When you say "Ichetucknee," most Floridians think of the legendary state park in north Florida where an estimated 200,000 recreational tubers flock annually for a tranquil float down the river of the same name. But did you know the largest freshwater boil to feed the river is not the park's namesake Ichetucknee Spring?
A nearby sister spring called Blue Hole actually earns that distinction, dispersing an incredible 67 million gallons of water a day from the Florida aquifer. Tucked away about a 1/2 mile hike through the woods from the main spring, at the park's north entrance, Blue Hole is a stunning --and far less traveled-- geological treasure, surrounded by towering cypress trees and swamp scrub.
Known for it's remarkable visibility and a dramatic, 50-foot plummet from the surface to the bottom of the spring's underwater cave shaft, the remote Blue Hole is a photographer's paradise, particularly at dusk at the end of a quiet weekday -- which is when I had the spring to myself, experiencing a serene scene of crystalline water and schools of blue gill, sunfish and bass.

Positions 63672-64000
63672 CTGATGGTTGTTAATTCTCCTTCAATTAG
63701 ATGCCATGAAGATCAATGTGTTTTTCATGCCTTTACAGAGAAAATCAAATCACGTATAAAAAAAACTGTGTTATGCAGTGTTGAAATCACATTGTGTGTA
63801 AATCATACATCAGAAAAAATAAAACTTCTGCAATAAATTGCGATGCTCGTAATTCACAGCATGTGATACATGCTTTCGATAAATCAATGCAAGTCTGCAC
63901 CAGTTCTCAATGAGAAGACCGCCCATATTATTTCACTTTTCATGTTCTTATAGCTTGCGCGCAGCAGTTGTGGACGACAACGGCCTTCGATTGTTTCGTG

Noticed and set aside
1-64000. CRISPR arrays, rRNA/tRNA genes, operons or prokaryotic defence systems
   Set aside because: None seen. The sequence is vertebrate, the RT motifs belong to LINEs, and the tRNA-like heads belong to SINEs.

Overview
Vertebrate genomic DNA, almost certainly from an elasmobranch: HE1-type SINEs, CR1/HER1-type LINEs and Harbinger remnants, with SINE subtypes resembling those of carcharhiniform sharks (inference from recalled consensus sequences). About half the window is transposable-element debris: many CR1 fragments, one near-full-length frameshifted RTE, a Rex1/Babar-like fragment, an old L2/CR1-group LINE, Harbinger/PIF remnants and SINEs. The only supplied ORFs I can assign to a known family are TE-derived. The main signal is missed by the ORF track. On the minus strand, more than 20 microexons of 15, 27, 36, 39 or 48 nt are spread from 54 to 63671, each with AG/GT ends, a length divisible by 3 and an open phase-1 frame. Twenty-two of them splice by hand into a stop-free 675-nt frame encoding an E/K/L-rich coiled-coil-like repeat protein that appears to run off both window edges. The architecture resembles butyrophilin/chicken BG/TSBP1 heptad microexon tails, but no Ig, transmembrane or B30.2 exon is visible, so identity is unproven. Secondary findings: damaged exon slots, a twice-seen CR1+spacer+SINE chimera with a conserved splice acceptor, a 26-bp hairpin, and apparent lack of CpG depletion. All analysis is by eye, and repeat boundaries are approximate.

• Click here to see my 2-minute video/photography show from Blue Hole.
• Click here to see the photo gallery, from Blue Hole.
UPDATE 6/18/12: A reminder that the Florida Conservation Coalition is hosting a rally for Florida's springs and waterways at Silver River State Park, this Saturday, June 23, 2012, from 10am to 4pm. Featured speakers include renowned environmental photographer John Moran and former senators Bob Graham and Lee Constantine. For more details, click here.
Joe Burbank is a staff photographer for the Orlando Sentinel. He can be reached at email@example.com. Follow the Sentinel photo staff on Twitter @OSPhoto. Like us on Facebook: Orlando Sentinel Photography.